At tonight's ANZAC Eve Solemn Vigil Mass of Remembrance, Mons Flynn has been chosen to read the Holy Gospel. Commander Ted Wynberg RANR  will read the Second Reading from the First Letter of St Paul to the Romans. The First Reading however will be given by Her Excellency, Professor Marie Bashir, Governor of NSW who will read from the Book of Wisdom.
Professor Bashir regularly attends the ANZAC Eve Vigil of Remembrance at St Mary's Cathedral but last year was unable to be present as she was in Gallipoli and taking part in the ANZAC dawn service there.
This year she will be accompanied by her husband, Sir Nicholas Shehadie, formerly Lord Mayor of Sydney.
Other dignitaries who will be at tonight's ANZAC Eve Vigil include NSW Police Commissioner, Andrew Scipione; the Consul General of Papua New Guinea, Ms Pidiwin Raho Tau-Vali, the Hon John Murphy, Federal member for Reid who is representing the Prime Minister.
The NSW Minister for Justice and Attorney General, the Hon Greg Smith will also attend as the representative of NSW Premier Barry O'Farrell while the Hon Luke Foley will be at the Vigl and representing the NSW Leader of the Opposition.
Other important attendees include Rear Admiral Tim Barrett, Commander of the Australian Fleet, Don Rowe, State President of the Returned Services League of Australia (NSW) and Brigadier Christopher Field, Chief of Staff Headquarters Command.
Lest we Forget
li and commemorating the men and women who have fought for Australia on the battlefields of World War I and World War II as well as those who fought in Vietnam, the Gulf War and more recently deployed to Iraq and Afghanistan, Mons Flynn points out that our military is also called on in times of natural disasters.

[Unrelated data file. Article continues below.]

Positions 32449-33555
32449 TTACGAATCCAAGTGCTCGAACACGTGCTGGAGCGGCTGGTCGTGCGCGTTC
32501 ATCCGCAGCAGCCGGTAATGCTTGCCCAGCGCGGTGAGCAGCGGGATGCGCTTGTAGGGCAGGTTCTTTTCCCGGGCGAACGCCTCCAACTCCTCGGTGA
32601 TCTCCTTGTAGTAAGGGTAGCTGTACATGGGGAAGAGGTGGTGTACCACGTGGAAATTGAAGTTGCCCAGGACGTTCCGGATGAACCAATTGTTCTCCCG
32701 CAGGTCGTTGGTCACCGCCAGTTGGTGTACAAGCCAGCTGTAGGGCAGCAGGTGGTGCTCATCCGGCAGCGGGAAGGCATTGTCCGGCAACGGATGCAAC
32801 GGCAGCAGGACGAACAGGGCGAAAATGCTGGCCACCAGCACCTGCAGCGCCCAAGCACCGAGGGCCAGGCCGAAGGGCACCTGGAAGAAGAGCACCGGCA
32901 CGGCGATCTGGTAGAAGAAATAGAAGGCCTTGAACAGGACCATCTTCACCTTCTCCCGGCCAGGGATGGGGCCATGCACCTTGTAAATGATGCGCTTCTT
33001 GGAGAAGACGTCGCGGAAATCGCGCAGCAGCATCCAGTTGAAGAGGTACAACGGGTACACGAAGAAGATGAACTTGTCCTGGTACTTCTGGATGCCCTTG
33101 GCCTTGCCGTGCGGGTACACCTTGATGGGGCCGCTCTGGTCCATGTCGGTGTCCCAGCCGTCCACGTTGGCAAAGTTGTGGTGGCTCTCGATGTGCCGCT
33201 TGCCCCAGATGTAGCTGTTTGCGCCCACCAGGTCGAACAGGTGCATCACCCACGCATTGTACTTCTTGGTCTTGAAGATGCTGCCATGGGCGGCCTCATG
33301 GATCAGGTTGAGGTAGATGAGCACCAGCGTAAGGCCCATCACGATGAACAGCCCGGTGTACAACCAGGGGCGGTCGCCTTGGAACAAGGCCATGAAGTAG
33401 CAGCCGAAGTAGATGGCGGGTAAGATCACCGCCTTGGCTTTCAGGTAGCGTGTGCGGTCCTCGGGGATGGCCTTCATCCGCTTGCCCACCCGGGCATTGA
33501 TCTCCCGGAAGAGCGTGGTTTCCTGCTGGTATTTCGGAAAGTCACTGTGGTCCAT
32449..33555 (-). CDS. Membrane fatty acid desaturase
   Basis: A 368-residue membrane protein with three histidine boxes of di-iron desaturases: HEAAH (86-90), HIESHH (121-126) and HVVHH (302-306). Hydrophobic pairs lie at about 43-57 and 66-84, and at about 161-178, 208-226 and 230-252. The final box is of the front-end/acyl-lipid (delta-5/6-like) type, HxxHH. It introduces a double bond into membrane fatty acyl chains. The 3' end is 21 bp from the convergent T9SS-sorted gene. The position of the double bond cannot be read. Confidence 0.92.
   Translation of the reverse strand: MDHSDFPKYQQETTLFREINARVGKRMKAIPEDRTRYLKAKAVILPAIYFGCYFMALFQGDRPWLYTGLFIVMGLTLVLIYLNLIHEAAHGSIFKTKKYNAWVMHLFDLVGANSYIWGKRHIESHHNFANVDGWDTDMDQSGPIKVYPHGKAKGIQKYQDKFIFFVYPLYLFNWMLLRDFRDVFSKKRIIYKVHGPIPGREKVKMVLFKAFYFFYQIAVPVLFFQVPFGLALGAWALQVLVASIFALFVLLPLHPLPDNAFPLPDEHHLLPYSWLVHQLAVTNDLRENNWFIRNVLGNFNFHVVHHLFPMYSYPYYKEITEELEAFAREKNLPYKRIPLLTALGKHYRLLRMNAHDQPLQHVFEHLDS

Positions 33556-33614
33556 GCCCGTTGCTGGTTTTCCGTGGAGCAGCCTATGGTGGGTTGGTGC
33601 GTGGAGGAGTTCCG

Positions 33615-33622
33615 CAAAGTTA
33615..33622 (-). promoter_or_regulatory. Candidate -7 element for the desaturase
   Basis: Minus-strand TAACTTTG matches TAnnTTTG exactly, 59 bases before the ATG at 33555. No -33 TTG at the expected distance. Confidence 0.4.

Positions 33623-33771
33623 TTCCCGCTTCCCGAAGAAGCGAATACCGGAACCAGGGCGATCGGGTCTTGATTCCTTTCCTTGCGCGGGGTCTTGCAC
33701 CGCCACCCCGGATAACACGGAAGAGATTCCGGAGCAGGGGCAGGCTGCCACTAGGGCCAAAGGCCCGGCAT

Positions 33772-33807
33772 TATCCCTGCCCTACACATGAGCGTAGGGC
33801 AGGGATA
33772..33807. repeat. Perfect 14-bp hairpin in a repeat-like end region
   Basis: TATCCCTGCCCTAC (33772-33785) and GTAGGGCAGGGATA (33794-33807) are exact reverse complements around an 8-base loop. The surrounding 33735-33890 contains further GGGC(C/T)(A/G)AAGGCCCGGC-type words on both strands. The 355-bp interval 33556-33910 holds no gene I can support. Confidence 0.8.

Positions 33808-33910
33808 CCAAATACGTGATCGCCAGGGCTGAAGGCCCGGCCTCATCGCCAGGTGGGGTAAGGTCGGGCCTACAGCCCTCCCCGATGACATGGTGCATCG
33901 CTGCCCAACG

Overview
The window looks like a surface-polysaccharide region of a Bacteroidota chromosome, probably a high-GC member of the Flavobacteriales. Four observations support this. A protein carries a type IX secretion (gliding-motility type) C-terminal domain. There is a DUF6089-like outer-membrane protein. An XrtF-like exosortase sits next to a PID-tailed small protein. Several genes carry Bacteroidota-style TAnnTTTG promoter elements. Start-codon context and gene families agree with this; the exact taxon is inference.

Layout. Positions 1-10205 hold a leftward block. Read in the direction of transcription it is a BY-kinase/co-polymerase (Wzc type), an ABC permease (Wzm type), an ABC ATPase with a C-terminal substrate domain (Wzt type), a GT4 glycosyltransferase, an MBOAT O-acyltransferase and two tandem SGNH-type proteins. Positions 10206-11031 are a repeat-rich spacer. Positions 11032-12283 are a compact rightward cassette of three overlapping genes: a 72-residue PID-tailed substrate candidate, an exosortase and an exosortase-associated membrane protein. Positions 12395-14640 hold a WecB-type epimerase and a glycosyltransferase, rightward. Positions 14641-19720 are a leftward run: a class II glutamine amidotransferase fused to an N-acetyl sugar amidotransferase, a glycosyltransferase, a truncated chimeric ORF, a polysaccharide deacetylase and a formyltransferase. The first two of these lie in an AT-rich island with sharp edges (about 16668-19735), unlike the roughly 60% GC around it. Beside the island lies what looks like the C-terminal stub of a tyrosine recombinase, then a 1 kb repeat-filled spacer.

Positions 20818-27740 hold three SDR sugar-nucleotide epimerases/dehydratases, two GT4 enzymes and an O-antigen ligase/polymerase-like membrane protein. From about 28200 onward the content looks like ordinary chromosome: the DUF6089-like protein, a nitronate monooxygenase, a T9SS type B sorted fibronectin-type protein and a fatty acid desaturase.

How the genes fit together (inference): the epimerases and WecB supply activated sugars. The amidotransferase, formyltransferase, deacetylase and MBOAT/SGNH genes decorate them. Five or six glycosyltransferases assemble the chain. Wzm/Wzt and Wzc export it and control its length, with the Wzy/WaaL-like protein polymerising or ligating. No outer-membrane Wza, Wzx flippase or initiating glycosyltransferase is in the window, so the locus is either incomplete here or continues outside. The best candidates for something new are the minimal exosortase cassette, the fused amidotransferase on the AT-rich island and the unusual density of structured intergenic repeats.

"Our recent history has seen the Australian Defence Force supporting poorer nations in times of natural disasters," he says and points out that in the past several years Australian troops have been sent to Samoa, New Guinea, Indonesia in the wake of earthquake-triggered tsunamis and helped these nations get back on their feet.
"I am filled with admiration and gratitude for the work carried out by past and present men and women in the services," he says.
"Australia's military are also very good at peace keeping and have played key roles as peace keepers in Cambodia, Somalia and other regions in the past few years."
The Principal Celebrant at tonight's ANZAC Eve Vigil of Remembrance will be Bishop Julian Porteous, Auxiliary Bishop and Administrator of the Archdiocese of Sydney during the absence of the Archbishop of Sydney, Cardinal George Pell who is currently in Rome.
The original ANZACS landing at Gallipoli in 1914
During the mass the Colours of the Three Services will be paraded into the Cathedral. A military band will also play and many past and present officers and members of the armed forces will attend.
The public is welcome at this Vigil of Remembrance to commemorate the fallen and to pray for all those who serve or have served the nation whether in defence of Australia, in the role as peace keepers or as part of the military deployments sent to help nations struck by natural disasters recover and rebuild.
The ANZAC Eve Solemn Vigil Mass of Remembrance at St Mary's Cathedral begins at 5.30 pm today, 24 April.